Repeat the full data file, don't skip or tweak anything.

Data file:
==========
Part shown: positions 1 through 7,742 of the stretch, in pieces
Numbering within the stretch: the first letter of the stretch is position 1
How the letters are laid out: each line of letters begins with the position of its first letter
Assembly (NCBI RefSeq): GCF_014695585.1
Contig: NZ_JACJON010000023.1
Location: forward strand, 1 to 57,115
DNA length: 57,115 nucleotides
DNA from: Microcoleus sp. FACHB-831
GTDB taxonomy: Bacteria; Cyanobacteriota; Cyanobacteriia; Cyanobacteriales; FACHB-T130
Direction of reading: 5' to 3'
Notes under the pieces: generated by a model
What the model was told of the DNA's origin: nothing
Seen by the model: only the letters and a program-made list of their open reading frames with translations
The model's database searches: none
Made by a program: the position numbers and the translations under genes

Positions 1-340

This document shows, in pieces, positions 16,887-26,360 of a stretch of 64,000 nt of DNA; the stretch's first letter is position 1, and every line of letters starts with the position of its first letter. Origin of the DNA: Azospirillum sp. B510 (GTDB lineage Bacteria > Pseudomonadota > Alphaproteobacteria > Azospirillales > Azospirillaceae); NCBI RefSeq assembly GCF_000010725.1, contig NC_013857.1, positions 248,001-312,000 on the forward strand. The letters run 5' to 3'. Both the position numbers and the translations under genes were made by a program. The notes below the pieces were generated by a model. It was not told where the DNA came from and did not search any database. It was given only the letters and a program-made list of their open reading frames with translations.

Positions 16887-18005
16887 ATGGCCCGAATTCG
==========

Part shown: positions 1 through 7,742 of the stretch, in pieces
Numbering within the stretch: the first letter of the stretch is position 1
How the letters are laid out: each line of letters begins with the position of its first letter
Assembly (NCBI RefSeq): GCF_014695585.1
Contig: NZ_JACJON010000023.1
Location: forward strand, 1 to 57,115
DNA length: 57,115 nucleotides
DNA from: Microcoleus sp. FACHB-831
GTDB taxonomy: Bacteria; Cyanobacteriota; Cyanobacteriia; Cyanobacteriales; FACHB-T130
Direction of reading: 5' to 3'
Notes under the pieces: generated by a model
What the model was told of the DNA's origin: nothing
Seen by the model: only the letters and a program-made list of their open reading frames with translations
The model's database searches: none
Made by a program: the position numbers and the translations under genes

Positions 1-340

This document shows, in pieces, positions 16,887-26,360 of a stretch of 64,000 nt of DNA; the stretch's first letter is position 1, and every line of letters starts with the position of its first letter. Origin of the DNA: Azospirillum sp. B510 (GTDB lineage Bacteria > Pseudomonadota > Alphaproteobacteria > Azospirillales > Azospirillaceae); NCBI RefSeq assembly GCF_000010725.1, contig NC_013857.1, positions 248,001-312,000 on the forward strand. The letters run 5' to 3'. Both the position numbers and the translations under genes were made by a program. The notes below the pieces were generated by a model. It was not told where the DNA came from and did not search any database. It was given only the letters and a program-made list of their open reading frames with translations.

Positions 16887-18005
16887 ATGGCCCGAATTCG